Financial Planning for College & Retirement

College for the kids, cozy retirement for mom. How hard is that? Plenty hard — especially when things don’t go as expected. But as one woman learned, there is always plan B.

By Marion Asnes

RULE 3: Don’t give in to 401(k) temptation. My 401(k) is my primary retirement savings investment, so I’m trying to observe another financial planners’ dictum: This account is sacrosanct. Some employers allow you to borrow against your account, and a lot of parents do. Interest rates for such loans tend to be low, and the repayment can be deducted from your paycheck, so it’s almost painless. But this approach is dangerous. If you leave (or lose) your job, you must usually repay the balance of the loan (typically within 30 days) or pay income tax and penalties. Don’t go there.

RULE 4: Hold tight to home equity. It’s tempting to turn to your house as a source of college funds. Home equity loans are cheaper than unsecured debt, and you can deduct interest costs for the first $100,000 you borrow. What could be better?

Here’s what: Owning that home outright when you want to retire, or at least having enough equity to buy a smaller home without a mortgage. After years of a real estate boom, many Americans think of their houses as cash machines. But interest rates are up, and home prices in many places are flat or down. So borrowing against your house isn’t the deal it used to be. Think twice.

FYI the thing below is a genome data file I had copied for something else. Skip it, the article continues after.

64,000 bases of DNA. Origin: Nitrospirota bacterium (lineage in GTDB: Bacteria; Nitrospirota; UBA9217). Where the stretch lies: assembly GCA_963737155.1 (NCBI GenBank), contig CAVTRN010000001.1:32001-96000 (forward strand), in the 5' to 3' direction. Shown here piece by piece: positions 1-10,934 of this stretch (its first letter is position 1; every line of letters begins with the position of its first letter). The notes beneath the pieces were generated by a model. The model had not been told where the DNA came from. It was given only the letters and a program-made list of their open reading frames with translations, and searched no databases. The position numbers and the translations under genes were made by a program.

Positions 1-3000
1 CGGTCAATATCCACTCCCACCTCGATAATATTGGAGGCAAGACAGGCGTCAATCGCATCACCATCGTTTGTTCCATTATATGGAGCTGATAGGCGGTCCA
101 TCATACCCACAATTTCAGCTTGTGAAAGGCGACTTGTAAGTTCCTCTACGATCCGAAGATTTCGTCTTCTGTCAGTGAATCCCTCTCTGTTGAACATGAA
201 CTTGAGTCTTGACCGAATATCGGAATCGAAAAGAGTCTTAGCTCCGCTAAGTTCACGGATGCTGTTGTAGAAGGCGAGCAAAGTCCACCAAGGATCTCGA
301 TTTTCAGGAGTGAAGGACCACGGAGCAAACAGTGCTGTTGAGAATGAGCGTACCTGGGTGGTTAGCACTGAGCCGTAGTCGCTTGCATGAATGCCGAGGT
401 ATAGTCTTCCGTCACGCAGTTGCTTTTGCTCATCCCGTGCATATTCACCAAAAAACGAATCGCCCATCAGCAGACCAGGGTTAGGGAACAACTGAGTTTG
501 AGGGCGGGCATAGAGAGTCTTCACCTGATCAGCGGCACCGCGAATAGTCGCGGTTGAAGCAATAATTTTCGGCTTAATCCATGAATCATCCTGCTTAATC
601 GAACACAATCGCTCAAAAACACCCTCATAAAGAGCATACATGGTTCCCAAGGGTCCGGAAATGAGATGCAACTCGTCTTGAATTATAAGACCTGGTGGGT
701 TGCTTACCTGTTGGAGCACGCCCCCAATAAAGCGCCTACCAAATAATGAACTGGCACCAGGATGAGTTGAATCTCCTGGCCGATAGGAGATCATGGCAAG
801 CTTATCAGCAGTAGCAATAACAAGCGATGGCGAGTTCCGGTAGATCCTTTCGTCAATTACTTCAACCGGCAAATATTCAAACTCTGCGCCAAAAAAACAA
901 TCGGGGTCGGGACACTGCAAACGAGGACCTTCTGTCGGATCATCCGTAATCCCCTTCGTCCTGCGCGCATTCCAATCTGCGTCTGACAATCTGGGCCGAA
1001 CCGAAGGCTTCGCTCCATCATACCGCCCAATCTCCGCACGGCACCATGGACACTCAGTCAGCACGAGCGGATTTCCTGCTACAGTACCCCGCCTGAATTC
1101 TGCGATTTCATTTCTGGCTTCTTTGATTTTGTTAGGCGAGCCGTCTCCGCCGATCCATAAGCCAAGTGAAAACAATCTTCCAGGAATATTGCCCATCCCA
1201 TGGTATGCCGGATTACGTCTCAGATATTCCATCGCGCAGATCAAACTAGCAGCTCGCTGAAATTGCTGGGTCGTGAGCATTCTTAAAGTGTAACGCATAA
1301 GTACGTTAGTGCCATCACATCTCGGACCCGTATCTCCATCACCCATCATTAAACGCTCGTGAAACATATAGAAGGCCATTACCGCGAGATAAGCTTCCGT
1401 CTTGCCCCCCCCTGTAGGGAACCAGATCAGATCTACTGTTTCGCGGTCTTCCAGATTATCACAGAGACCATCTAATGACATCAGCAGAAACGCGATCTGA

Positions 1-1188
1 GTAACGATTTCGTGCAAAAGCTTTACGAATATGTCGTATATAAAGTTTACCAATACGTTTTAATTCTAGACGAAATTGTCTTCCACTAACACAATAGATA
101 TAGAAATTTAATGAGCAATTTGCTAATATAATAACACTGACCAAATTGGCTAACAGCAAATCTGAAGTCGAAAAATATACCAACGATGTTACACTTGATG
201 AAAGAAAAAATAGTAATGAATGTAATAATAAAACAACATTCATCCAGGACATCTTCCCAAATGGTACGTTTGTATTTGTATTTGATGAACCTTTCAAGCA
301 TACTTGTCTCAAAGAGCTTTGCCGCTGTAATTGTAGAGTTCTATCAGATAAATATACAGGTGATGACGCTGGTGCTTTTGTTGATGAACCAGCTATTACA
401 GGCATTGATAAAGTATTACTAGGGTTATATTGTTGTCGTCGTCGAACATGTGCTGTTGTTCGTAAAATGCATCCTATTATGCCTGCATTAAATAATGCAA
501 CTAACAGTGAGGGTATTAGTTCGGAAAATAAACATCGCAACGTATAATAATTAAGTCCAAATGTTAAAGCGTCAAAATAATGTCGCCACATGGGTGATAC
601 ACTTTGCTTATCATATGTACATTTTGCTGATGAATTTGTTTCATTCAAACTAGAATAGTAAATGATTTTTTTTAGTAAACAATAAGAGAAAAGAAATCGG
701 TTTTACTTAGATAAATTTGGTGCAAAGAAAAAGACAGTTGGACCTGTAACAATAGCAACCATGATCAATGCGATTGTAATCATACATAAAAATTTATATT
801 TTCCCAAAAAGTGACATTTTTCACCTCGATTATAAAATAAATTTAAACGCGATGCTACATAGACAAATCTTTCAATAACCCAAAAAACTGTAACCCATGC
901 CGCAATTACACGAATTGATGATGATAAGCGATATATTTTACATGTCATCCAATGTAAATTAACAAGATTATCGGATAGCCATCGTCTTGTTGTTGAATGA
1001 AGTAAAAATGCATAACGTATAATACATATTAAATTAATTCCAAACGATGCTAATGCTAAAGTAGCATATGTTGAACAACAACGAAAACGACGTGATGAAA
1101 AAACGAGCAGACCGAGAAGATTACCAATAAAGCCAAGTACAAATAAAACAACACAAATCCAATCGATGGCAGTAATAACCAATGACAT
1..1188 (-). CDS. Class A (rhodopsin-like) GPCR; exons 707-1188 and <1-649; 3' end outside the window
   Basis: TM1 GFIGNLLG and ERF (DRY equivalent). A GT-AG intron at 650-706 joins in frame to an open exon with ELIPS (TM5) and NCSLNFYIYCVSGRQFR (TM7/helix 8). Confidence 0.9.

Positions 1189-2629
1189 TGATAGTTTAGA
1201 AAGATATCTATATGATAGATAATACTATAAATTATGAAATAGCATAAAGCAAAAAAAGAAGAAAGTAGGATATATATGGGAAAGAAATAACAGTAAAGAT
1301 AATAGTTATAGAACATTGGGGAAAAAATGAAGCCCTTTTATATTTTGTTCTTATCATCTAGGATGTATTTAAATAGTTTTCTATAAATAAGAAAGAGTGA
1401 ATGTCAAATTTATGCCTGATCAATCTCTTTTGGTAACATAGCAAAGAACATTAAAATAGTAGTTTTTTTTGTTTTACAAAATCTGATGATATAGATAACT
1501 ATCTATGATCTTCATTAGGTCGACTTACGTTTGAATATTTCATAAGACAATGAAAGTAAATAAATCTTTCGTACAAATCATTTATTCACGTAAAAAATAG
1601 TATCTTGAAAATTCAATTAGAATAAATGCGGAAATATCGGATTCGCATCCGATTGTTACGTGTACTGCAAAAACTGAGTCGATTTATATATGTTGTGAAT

RULE 5: Level with your kids. If they’re going to have to work their way through college and take out loans, or live at home and go to a state school, tell them. Be honest. They’ll be more likely to take this news in stride if it doesn’t contradict everything they’ve come to expect from you. And if you have to make a major policy change, the sooner the kids know it, the better.

When our finances took a dive, I told my girls that they needed to think about scholarships and loans, but that I would help repay the loans. My older daughter took up the challenge, applying to a selective school where her tuition would be covered by a full scholarship. When she got in, we both felt as if we’d won the lottery. Our deal now is that I’ll cover room, board, books and expenses for her first year, and she’ll work during the summer to earn more. Sophomore year, she’ll get a part-time job. If necessary, we’ll borrow. It’s heartening to see how resilient Ana and Laura have become, and how Mark and I and the girls have pulled together. We’ve given up some luxuries, but often felt liberated in the process. I do have moments, especially when I’m paying the bills, when anger surges up. But I know we’re going to make it, to college and beyond.

Originally published in MORE magazine, September 2006.

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